A Bounded p-norm Approximation of Max-Convolution for Sub-Quadratic Bayesian Inference on Additive Factors

Julianus Pfeuffer, Oliver Serang; 17(36):1−39, 2016.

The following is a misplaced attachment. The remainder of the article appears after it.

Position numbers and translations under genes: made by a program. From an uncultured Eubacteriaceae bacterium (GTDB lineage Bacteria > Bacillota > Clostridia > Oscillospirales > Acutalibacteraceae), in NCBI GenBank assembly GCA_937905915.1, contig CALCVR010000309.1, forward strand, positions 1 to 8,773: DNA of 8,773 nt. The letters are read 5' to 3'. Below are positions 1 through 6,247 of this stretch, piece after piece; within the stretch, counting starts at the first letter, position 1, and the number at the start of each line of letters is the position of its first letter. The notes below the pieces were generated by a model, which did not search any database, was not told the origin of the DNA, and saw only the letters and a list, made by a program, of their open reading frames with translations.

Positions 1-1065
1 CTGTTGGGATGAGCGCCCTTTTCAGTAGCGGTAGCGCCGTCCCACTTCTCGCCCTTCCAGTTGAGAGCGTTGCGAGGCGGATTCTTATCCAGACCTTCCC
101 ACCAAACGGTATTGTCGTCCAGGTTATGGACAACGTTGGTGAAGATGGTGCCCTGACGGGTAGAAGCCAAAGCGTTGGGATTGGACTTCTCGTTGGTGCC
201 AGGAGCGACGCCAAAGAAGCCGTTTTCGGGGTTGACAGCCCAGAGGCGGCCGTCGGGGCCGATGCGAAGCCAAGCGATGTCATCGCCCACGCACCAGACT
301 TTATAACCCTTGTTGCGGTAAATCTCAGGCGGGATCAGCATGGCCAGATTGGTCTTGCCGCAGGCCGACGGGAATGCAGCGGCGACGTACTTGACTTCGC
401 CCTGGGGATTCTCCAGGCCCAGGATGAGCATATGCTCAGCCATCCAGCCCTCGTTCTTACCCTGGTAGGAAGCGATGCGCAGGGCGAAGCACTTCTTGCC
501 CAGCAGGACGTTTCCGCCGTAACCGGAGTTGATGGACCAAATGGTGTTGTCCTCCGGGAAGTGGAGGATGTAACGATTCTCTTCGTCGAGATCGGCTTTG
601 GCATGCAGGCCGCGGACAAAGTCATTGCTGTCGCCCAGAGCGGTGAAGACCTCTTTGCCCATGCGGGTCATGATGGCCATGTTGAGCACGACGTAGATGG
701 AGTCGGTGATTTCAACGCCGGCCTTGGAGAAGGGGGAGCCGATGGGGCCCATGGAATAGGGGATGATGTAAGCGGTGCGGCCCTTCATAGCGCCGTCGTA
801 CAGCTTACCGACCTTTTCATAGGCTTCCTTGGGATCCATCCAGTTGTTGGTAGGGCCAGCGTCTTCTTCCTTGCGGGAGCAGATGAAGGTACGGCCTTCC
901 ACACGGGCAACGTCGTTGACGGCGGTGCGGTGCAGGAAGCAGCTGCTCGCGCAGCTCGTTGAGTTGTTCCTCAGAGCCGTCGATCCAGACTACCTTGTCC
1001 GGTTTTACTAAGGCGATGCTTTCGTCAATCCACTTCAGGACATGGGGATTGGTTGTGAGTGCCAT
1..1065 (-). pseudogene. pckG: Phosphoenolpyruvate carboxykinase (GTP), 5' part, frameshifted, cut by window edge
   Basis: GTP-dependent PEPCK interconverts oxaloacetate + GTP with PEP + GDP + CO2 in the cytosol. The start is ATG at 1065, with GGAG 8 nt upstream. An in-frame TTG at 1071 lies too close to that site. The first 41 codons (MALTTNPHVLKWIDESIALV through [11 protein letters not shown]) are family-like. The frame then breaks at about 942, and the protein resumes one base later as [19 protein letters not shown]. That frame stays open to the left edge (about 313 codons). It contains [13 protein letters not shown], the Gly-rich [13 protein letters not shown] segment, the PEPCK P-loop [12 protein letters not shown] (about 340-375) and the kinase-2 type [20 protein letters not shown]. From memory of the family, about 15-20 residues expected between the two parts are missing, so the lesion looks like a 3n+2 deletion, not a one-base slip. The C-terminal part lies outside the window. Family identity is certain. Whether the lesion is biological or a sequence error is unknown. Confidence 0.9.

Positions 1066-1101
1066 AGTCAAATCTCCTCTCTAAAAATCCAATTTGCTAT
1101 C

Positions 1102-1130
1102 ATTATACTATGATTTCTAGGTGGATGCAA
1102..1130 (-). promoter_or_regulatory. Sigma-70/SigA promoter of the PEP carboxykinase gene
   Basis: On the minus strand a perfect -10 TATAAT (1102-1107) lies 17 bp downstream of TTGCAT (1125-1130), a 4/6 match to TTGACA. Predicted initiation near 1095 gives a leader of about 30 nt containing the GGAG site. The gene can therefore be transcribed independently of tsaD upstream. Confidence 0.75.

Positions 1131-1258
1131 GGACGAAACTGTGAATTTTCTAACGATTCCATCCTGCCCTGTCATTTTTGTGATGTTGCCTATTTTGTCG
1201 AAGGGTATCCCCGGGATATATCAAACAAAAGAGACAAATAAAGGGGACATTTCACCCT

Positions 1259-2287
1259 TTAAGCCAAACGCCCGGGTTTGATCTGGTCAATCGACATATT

Max-convolution is an important problem closely resembling standard convolution; as such, max-convolution occurs frequently across many fields. Here we extend the method with fastest known worst-case runtime, which can be applied to nonnegative vectors by numerically approximating the Chebyshev norm $\| \cdot \|_\infty$, and use this approach to derive two numerically stable methods based on the idea of computing $p$-norms via fast convolution: The first method proposed, with runtime in $O( k \log(k) \log(\log(k)) )$ (which is less than $18 k \log(k)$ for any vectors that can be practically realized), uses the $p$-norm as a direct approximation of the Chebyshev norm. The second approach proposed, with runtime in $O( k \log(k) )$ (although in practice both perform similarly), uses a novel null space projection method, which extracts information from a sequence of $p$-norms to estimate the maximum value in the vector (this is equivalent to querying a small number of moments from a distribution of bounded support in order to estimate the maximum). The $p$-norm approaches are compared to one another and are shown to compute an approximation of the Viterbi path in a hidden Markov model where the transition matrix is a Toeplitz matrix; the runtime of approximating the Viterbi path is thus reduced from $O( n k^2 )$ steps to $O( n k \log(k))$ steps in practice, and is demonstrated by inferring the U.S. unemployment rate from the S&P 500 stock index.


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